• Will (Commitment).  Commitment speaks to the action part of faith.  We might use the word “trust” in the sense of “relying fully upon.”  The word literally means “leaning or depending.”  It’s more than just being moved emotionally; true saving faith always ends in personal commitment; a receiving that results in a personal relationship.  The night before a convicted murderer was to be executed; a man in a black suit with a Bible came to visit him.  Not wanting to see a preacher, the prisoner shouted to the jailer: “I don’t want to see that man!  Religion never helped me before and it certainly won’t do any good now!”  The man in black looked deeply into the prisoner’s eyes, turned and walked away silently.  The next day, as they were about to execute the prisoner he was asked if he had any last requests.  The prisoner said, “I do.  I stayed up all night wondering who that visitor was.  Who was he?”  The officer paused and said, “That was the governor of the state who came to give you a pardon!  Today you are not going to die just because of your crime, but because you refused to accept the pardon.”  Friend, you can be set free from a sentence of death and receive a full pardon – but you must reach out and take it, before it’s too late.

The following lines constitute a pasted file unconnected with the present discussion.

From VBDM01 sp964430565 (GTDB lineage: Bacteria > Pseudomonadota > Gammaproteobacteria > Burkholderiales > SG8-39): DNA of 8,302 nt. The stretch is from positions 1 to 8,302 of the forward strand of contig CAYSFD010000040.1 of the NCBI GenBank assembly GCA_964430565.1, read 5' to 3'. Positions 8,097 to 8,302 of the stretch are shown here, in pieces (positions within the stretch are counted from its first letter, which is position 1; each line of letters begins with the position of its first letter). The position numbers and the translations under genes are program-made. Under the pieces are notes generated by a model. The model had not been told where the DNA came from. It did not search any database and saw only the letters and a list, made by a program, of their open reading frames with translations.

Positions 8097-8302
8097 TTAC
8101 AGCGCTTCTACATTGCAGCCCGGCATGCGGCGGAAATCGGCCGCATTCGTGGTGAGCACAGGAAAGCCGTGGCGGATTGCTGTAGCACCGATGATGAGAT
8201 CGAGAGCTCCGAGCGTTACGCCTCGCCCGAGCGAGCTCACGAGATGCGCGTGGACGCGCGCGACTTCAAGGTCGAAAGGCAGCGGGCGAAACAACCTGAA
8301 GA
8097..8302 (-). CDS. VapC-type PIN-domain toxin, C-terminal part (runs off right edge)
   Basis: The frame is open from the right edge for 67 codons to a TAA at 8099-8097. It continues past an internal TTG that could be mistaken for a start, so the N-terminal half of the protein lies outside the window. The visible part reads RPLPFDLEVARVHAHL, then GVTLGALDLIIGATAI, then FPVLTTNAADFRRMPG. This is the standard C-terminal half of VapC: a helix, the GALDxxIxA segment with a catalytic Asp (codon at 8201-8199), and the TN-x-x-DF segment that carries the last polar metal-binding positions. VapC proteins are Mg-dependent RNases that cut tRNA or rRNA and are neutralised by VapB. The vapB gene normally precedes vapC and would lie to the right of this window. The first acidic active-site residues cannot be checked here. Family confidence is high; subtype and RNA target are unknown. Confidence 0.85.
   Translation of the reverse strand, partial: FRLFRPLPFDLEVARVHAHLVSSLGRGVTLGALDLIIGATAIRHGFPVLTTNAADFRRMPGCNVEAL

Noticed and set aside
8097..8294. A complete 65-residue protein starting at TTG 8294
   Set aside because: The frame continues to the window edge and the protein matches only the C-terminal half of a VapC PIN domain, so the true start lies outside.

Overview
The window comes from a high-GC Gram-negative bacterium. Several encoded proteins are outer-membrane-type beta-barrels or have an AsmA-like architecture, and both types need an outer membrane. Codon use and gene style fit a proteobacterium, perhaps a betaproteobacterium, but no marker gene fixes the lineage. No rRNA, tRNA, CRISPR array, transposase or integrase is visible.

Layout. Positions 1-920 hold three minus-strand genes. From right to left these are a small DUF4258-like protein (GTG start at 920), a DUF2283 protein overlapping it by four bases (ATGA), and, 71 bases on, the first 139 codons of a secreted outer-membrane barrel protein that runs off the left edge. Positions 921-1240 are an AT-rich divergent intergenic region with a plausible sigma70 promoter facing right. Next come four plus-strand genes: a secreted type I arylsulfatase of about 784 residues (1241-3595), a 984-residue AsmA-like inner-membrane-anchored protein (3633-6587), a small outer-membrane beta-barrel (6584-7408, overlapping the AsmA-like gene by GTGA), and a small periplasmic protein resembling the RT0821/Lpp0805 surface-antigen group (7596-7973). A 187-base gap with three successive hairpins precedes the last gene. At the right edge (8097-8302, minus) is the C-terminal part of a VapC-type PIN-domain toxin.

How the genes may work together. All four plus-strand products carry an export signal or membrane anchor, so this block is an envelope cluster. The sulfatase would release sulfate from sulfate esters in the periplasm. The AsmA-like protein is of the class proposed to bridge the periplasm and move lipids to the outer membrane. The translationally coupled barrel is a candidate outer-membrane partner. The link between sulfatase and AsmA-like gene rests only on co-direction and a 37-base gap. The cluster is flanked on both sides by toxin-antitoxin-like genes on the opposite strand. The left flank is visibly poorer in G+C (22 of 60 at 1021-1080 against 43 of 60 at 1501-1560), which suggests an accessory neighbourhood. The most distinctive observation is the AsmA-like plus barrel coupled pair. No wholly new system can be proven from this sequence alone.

In Revelation 3:20 Jesus offers to reinvigorate a lukewarm, lethargic church so he can have a restored relationship with those who will respond.  While this passage refers to Christians, it has application to those of you who have never opened the door of your heart to Christ: “Here I am!  I stand at the door and knock.  If anyone hears my voice and opens the door, I will come in and eat with him, and he with me.”   The three elements of faith are made clear here:

  • I hear the knock—That’s knowledge, where the intellect is satisfied.
  • I go to the door—That’s conviction, where the emotions are engaged.  
  • I open the door—That’s commitment, where the will makes a decision.

God’s pardon is now on the table…and it does seem too good to be true.  There’s a sign posted on the lawn at Calvary that reads, “Salvation is free – you want it, you take it.”  It won’t become yours until you can say, “Salvation is free – and it’s for me.”  What are you going to do?   

  1. Acknowledge the wretchedness of your own unrighteousness.
  2. Believe that Jesus died in your place to justify you, to redeem you, and to offer propitiation to the Father so that His righteous wrath is now satisfied.
  3. Confess with your mouth that Jesus is your Lord.  God’s righteousness has made a way for us to be right with Him…and we are justified when we receive Jesus by faith.

Do you have any thoughts or questions about this post?